Summer brings a hive of activity to Alaska. Midnight baseball? Yes! Late-night s’mores? Absolutely! Great festivals? Sign us up! Gardening until the wee hours? Oops, sorry neighbors!
It’s an incredibly exciting time of year, and many of us find ourselves burning the candle at both ends, trying to fit in as much as we possibly can. It’s why we all love living up here. Your home needs to be a place you can relax and recover in between your fishing, camping, hunting, hiking, and sailing trips. When temperatures soar, it means you need good A/C.
So where do you start? Most of us have an idea of what types of questions to ask when we’re installing new furnaces or boilers – hey, we’re Alaskans! We’re a tough bunch.
Air conditioning units, on the other hand, can leave us feeling a little bit out of our depth. Before you ask for advice from your brother-in-law in Florida, or your college roommate in Arizona, we’re going to run you through the basics of how to choose an air conditioner for your home.
Want to skip ahead and just order a new A/C unit for your home? Talk to our expert technicians about your needs when you schedule an appointment.
While you’re here, consider maintaining your furnace this summer. Try our Comfort Club Membership for 10% off all repairs and more great benefits!
How does an air conditioner work?
This is a really great question. Furnaces are pretty self-explanatory (they use fire), and so are boilers (it’s all in the name), but air conditioners are a little more complex.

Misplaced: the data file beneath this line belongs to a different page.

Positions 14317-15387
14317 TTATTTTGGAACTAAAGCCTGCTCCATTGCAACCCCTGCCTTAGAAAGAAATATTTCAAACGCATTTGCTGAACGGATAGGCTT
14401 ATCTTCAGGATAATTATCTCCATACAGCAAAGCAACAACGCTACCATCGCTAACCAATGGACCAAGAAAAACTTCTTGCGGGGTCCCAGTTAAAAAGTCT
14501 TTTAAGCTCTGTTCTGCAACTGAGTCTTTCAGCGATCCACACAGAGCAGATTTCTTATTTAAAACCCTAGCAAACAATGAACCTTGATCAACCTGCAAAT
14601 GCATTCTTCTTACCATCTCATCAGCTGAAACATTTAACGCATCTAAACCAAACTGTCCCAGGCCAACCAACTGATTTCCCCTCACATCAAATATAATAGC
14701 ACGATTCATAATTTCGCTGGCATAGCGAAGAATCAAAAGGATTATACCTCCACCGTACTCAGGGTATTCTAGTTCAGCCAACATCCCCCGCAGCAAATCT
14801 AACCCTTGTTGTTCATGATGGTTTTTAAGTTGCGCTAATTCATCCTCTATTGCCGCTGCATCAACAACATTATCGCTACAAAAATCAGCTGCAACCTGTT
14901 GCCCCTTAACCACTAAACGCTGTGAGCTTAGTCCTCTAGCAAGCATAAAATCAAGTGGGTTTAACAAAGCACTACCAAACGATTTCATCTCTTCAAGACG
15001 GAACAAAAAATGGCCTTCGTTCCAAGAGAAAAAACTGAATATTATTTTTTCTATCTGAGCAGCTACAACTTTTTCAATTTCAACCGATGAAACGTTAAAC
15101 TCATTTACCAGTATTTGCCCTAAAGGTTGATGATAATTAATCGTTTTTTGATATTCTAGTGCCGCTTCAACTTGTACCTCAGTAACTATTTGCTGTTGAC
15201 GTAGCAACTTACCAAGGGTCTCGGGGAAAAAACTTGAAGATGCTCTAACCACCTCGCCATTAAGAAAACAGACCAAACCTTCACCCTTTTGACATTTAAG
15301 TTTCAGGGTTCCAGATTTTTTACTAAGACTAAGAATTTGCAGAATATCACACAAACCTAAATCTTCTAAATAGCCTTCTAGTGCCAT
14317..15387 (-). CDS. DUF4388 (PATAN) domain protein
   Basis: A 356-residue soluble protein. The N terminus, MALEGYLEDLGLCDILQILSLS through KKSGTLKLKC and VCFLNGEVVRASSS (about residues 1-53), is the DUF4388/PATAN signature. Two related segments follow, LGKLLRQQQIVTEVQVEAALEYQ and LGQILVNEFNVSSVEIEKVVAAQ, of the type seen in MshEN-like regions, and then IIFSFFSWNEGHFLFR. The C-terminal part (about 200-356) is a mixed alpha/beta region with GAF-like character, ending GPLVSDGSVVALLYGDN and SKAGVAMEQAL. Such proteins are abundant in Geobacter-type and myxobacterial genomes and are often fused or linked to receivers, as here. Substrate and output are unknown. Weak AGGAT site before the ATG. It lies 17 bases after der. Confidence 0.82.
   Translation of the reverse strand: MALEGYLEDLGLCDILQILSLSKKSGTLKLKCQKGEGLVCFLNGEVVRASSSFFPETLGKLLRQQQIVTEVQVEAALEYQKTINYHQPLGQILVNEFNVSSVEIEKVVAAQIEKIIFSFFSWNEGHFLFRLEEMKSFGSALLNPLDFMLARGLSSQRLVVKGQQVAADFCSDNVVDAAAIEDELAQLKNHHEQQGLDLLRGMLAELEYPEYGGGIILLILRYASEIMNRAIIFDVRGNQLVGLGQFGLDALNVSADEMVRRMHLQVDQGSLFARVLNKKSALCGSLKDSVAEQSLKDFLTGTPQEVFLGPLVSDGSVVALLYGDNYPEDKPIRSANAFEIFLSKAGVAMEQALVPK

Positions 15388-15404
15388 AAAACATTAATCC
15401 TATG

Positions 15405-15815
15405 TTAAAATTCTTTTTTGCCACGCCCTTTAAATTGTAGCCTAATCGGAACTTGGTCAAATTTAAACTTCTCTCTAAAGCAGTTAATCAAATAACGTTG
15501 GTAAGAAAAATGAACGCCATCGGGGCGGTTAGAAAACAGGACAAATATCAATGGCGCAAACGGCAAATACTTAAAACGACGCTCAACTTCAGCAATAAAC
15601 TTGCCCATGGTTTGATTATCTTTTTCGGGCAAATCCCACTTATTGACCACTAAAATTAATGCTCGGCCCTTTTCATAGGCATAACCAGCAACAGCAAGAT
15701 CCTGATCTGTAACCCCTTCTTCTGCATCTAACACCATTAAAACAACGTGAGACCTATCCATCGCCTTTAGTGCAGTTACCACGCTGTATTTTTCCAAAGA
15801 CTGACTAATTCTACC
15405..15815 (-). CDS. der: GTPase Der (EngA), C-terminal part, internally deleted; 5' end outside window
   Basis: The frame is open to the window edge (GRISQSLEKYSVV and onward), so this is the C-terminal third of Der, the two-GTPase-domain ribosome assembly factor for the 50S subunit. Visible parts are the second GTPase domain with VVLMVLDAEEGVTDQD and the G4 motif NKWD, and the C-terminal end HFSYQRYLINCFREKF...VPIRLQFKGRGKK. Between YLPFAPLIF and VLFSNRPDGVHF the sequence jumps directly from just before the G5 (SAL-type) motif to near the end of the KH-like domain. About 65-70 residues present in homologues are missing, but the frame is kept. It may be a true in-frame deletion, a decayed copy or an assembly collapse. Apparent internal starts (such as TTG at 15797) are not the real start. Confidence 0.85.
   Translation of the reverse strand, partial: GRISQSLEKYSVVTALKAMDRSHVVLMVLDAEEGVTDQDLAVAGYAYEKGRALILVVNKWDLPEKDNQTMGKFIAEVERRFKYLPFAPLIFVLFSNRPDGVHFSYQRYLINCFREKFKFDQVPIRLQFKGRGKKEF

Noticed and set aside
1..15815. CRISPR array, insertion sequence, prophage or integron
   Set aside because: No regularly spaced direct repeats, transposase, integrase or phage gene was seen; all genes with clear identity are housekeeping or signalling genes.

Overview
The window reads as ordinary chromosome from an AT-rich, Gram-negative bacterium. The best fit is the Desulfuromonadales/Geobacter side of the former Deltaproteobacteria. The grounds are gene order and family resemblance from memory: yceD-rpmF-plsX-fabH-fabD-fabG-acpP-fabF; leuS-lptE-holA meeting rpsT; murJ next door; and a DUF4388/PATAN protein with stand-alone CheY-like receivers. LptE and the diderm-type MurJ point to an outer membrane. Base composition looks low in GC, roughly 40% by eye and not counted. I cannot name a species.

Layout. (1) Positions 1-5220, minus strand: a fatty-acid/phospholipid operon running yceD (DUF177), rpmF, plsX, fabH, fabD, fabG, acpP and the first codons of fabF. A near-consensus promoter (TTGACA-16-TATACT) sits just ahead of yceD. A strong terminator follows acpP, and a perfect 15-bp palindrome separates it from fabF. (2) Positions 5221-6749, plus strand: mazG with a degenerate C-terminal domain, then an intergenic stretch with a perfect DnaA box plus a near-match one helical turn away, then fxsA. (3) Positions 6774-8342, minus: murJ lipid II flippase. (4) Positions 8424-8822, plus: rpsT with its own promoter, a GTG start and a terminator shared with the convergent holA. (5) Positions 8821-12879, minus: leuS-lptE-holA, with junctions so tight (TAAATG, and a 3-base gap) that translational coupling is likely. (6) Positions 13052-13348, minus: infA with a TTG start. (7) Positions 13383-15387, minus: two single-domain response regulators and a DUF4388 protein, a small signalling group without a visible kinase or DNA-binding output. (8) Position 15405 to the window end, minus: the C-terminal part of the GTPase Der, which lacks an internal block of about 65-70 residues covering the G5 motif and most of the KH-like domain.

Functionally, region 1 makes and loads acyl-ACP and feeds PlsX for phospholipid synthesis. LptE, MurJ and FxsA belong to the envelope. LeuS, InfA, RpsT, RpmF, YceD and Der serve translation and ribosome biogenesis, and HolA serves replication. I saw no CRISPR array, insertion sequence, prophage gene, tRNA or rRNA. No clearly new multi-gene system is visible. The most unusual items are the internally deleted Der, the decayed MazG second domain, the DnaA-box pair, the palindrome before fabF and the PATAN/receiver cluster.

A really common myth is the idea that they create cold air. However, the truth is that they work by removing the heat inside your house, transferring it outdoors, and recirculating the air.
Air conditioners have three basic parts: an evaporator, a compressor, and a condenser. To put it really simply, the heat from the house is drawn in through a vent and blown over a refrigerated evaporator coil. This absorbs the heat, cooling the air, which is then blown back into the home.
The heat continues along to the compressor, which raises the temperature of the refrigerant and prepares it for condensing. When the refrigerant reaches the condenser, it’s nothing more than a superheated vapor, but when it’s exposed to the outside air it cools back down to a liquid.
Once that’s done, the cold refrigerant is circulated back through the system to the evaporator, allowing the cycle to continue. See? It’s actually a really neat process.
Read more: 5 smart ways to cool your home this summer
What are the different types of air conditioners?
Here at HeatSource Mechanical, we’re proud to be Premier Lennox Dealers. The Dave Lennox Signature Collection includes three different types of air conditioning units:
- Variable-capacity air conditioners: These are the most efficient A/C units you can buy. Variable speed compressors operate continuously, making tiny adjustments that mean the temperature in your home remains consistent all day. Depending on the weather, they may operate at anywhere between 35% and 100%, creating a steady stream of cool air.